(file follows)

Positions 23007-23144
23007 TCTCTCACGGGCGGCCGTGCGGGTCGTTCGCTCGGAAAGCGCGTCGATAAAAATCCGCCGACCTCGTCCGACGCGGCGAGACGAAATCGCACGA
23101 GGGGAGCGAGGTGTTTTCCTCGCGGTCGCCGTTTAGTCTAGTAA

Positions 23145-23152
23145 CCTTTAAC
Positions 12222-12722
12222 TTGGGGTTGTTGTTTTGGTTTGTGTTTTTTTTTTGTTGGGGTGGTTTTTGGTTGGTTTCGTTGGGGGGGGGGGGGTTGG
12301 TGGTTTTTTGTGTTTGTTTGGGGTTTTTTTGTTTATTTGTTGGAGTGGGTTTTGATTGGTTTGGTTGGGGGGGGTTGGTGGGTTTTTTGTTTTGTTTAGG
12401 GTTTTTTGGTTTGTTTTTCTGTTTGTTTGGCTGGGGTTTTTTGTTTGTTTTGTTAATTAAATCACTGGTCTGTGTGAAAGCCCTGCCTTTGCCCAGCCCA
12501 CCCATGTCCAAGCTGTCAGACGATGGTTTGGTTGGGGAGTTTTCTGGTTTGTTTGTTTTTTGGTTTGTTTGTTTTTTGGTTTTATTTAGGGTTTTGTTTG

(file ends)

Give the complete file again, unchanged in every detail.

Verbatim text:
Positions 23007-23144
23007 TCTCTCACGGGCGGCCGTGCGGGTCGTTCGCTCGGAAAGCGCGTCGATAAAAATCCGCCGACCTCGTCCGACGCGGCGAGACGAAATCGCACGA
23101 GGGGAGCGAGGTGTTTTCCTCGCGGTCGCCGTTTAGTCTAGTAA

Positions 23145-23152
23145 CCTTTAAC
Positions 12222-12722
12222 TTGGGGTTGTTGTTTTGGTTTGTGTTTTTTTTTTGTTGGGGTGGTTTTTGGTTGGTTTCGTTGGGGGGGGGGGGGTTGG
12301 TGGTTTTTTGTGTTTGTTTGGGGTTTTTTTGTTTATTTGTTGGAGTGGGTTTTGATTGGTTTGGTTGGGGGGGGTTGGTGGGTTTTTTGTTTTGTTTAGG
12401 GTTTTTTGGTTTGTTTTTCTGTTTGTTTGGCTGGGGTTTTTTGTTTGTTTTGTTAATTAAATCACTGGTCTGTGTGAAAGCCCTGCCTTTGCCCAGCCCA
12501 CCCATGTCCAAGCTGTCAGACGATGGTTTGGTTGGGGAGTTTTCTGGTTTGTTTGTTTTTTGGTTTGTTTGTTTTTTGGTTTTATTTAGGGTTTTGTTTG